We quiz Linda Nazarko, consultant nurse at Ealing and Harrow Community Services, who has been a nurse for 36 years and runs her own nursing unit for older people.
Why did you decide to become a nurse?
I was an accident prone child and spent a lot of time in A&E. I thought that the nurses were great and wanted to be one.
Where did you train?
King’s in London.
What was your first job in nursing?
My first job was in neurosurgery.
What is the trait you least like in yourself and why?
My total inability to say no. There are times when I work punishing hours and push myself very hard - but I always deliver.
Whom have you learnt most from in your nursing career?
I have learnt most from listening to my patients. I learnt from Keith Cooper that I was more able than I thought. I have been privileged to sit at the feet of giants including Bob Tiffany, Trevor Clay and June Clarke - they have inspired and supported me and I owe them and others a huge debt.
What advice would you give to nurses starting out?
Be humble - you will never know all that there is to know. You will learn from the moment you enter the profession until the day you leave. Remember that we do not always have the solutions that our patients or our colleagues seek but we can always treat people sensitively and compassionately.
What’s the most satisfying part of your job?
The ability to practise clinically and teach.
What’s your proudest achievement?
When I became a nurse consultant, I wanted to set up a service that was completely nurse led. I wanted to show that nurse-led services could admit, treat and discharge patients. I was lucky enough to get my present post and have the opportunity to do that. I am proud of my colleagues and the fact that we have treated over 1,000 patients on our unit.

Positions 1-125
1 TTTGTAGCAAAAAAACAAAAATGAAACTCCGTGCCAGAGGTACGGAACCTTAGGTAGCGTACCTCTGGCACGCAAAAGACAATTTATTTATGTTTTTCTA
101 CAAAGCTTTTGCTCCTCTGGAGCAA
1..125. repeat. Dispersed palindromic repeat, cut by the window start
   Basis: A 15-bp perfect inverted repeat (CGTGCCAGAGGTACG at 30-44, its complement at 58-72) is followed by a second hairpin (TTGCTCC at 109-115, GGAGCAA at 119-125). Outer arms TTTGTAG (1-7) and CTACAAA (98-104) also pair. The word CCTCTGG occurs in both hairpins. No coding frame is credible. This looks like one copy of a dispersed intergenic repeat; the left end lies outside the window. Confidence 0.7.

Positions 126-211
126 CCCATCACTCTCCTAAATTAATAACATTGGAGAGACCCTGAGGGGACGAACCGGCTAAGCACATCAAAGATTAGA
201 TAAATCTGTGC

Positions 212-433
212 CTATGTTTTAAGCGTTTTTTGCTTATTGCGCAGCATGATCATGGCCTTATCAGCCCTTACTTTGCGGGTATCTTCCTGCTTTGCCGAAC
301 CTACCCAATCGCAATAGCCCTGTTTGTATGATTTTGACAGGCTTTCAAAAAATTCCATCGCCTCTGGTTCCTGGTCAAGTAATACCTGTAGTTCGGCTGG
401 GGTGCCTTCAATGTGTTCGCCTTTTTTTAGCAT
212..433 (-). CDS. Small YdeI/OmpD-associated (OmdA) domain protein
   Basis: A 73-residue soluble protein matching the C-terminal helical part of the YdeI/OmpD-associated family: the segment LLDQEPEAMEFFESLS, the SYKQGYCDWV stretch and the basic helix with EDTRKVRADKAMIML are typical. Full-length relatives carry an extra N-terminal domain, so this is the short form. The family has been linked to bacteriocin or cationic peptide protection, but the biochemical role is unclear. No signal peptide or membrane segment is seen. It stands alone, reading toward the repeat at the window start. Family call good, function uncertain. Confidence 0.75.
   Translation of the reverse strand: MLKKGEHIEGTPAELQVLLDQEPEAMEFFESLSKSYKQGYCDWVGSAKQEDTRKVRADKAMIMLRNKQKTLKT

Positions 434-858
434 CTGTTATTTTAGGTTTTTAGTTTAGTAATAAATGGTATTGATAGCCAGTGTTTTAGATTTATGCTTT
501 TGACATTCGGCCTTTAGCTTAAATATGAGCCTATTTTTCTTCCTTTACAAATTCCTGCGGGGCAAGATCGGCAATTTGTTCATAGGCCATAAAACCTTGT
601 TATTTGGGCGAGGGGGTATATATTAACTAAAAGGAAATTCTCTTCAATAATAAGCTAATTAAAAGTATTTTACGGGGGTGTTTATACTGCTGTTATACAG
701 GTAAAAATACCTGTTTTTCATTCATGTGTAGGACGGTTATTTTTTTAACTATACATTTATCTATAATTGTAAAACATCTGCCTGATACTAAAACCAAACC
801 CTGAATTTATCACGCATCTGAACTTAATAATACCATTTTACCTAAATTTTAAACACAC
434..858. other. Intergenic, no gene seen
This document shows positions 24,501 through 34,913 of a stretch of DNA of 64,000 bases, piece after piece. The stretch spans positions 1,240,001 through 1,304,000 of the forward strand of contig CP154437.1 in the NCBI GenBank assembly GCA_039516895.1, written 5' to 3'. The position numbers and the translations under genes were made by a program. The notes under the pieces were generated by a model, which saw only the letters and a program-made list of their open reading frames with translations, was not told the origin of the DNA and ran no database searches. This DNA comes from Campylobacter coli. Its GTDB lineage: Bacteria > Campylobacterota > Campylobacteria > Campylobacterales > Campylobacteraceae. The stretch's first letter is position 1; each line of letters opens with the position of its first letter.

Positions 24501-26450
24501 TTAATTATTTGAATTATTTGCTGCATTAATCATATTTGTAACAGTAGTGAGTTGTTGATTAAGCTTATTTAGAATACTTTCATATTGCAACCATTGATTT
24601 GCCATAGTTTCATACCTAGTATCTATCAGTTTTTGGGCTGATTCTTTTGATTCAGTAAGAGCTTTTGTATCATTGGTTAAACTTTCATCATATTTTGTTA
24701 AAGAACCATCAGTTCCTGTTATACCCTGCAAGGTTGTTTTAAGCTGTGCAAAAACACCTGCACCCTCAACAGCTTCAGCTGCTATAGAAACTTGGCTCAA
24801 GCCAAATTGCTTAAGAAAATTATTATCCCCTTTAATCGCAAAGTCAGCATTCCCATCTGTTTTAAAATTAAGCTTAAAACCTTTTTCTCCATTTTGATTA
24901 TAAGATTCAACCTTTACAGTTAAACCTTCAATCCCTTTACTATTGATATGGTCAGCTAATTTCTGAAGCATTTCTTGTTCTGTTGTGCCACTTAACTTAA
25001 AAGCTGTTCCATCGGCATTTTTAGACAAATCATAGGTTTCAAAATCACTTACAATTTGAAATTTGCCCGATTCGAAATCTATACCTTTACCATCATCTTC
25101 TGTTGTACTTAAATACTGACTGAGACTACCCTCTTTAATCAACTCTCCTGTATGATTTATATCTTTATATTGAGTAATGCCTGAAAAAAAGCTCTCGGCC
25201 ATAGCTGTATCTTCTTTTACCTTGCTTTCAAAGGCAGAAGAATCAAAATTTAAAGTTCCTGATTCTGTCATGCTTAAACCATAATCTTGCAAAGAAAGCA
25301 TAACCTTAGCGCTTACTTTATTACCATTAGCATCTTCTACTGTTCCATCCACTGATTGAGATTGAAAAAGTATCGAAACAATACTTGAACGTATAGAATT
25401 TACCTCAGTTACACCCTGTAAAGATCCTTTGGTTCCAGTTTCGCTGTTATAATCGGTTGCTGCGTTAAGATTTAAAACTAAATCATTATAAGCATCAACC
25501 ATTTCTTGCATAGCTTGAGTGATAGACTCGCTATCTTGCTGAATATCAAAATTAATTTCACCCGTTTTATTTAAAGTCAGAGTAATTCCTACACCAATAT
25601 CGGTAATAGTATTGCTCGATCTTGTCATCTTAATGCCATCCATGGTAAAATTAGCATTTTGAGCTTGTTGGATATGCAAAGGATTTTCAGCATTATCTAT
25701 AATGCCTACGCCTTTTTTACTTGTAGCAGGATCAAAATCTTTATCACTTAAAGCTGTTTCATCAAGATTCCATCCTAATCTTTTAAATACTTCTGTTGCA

What would you have done if you hadn’t become a nurse?
I’d have been a gardener. I like planning, planting, nurturing and watching things grow.
What do you think makes a good nurse?
Nurses need to nurse with the head, the hands and the heart. The head enables us to work out why something is happening and what we can do. The hands carry out work and the heart enables us to care for our patients.
If you could change one thing in healthcare, what would it be?
I would take the politics out of healthcare. The NHS has had 15 reorganisations in 30 years. Health is too important to be a political issue so I’d set up, with cross-party support, a board of clinicians, policy makers and others who could take a strategic view of healthcare and develop a non-political, evidence-based strategy.
If you could spend an hour in someone’s company, who would it be and why?
I’m torn between Virginia Henderson, a truly inspirational nurse, and Bob Marley, a truly inspirational musician.